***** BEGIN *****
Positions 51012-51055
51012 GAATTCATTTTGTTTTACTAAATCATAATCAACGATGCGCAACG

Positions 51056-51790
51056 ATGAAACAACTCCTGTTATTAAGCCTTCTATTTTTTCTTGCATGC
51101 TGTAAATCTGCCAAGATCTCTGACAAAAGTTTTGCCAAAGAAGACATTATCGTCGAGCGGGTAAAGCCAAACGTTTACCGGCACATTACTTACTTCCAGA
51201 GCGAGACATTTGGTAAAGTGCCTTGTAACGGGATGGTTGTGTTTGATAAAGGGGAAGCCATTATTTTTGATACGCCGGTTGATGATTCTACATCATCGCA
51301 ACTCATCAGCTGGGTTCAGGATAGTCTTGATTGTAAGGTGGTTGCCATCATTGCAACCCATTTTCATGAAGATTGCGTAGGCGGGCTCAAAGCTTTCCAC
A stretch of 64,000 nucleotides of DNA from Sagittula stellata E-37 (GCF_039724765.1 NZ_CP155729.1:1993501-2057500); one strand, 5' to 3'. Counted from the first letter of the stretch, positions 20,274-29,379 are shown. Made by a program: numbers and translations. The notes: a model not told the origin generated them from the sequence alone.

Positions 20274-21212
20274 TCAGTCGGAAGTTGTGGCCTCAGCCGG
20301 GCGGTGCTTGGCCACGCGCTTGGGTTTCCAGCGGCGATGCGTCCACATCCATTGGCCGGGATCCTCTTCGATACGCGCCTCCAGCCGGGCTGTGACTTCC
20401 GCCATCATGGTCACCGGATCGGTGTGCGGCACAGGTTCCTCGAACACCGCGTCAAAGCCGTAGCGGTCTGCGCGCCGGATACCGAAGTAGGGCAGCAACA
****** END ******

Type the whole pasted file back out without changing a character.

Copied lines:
Positions 51012-51055
51012 GAATTCATTTTGTTTTACTAAATCATAATCAACGATGCGCAACG

Positions 51056-51790
51056 ATGAAACAACTCCTGTTATTAAGCCTTCTATTTTTTCTTGCATGC
51101 TGTAAATCTGCCAAGATCTCTGACAAAAGTTTTGCCAAAGAAGACATTATCGTCGAGCGGGTAAAGCCAAACGTTTACCGGCACATTACTTACTTCCAGA
51201 GCGAGACATTTGGTAAAGTGCCTTGTAACGGGATGGTTGTGTTTGATAAAGGGGAAGCCATTATTTTTGATACGCCGGTTGATGATTCTACATCATCGCA
51301 ACTCATCAGCTGGGTTCAGGATAGTCTTGATTGTAAGGTGGTTGCCATCATTGCAACCCATTTTCATGAAGATTGCGTAGGCGGGCTCAAAGCTTTCCAC
A stretch of 64,000 nucleotides of DNA from Sagittula stellata E-37 (GCF_039724765.1 NZ_CP155729.1:1993501-2057500); one strand, 5' to 3'. Counted from the first letter of the stretch, positions 20,274-29,379 are shown. Made by a program: numbers and translations. The notes: a model not told the origin generated them from the sequence alone.

Positions 20274-21212
20274 TCAGTCGGAAGTTGTGGCCTCAGCCGG
20301 GCGGTGCTTGGCCACGCGCTTGGGTTTCCAGCGGCGATGCGTCCACATCCATTGGCCGGGATCCTCTTCGATACGCGCCTCCAGCCGGGCTGTGACTTCC
20401 GCCATCATGGTCACCGGATCGGTGTGCGGCACAGGTTCCTCGAACACCGCGTCAAAGCCGTAGCGGTCTGCGCGCCGGATACCGAAGTAGGGCAGCAACA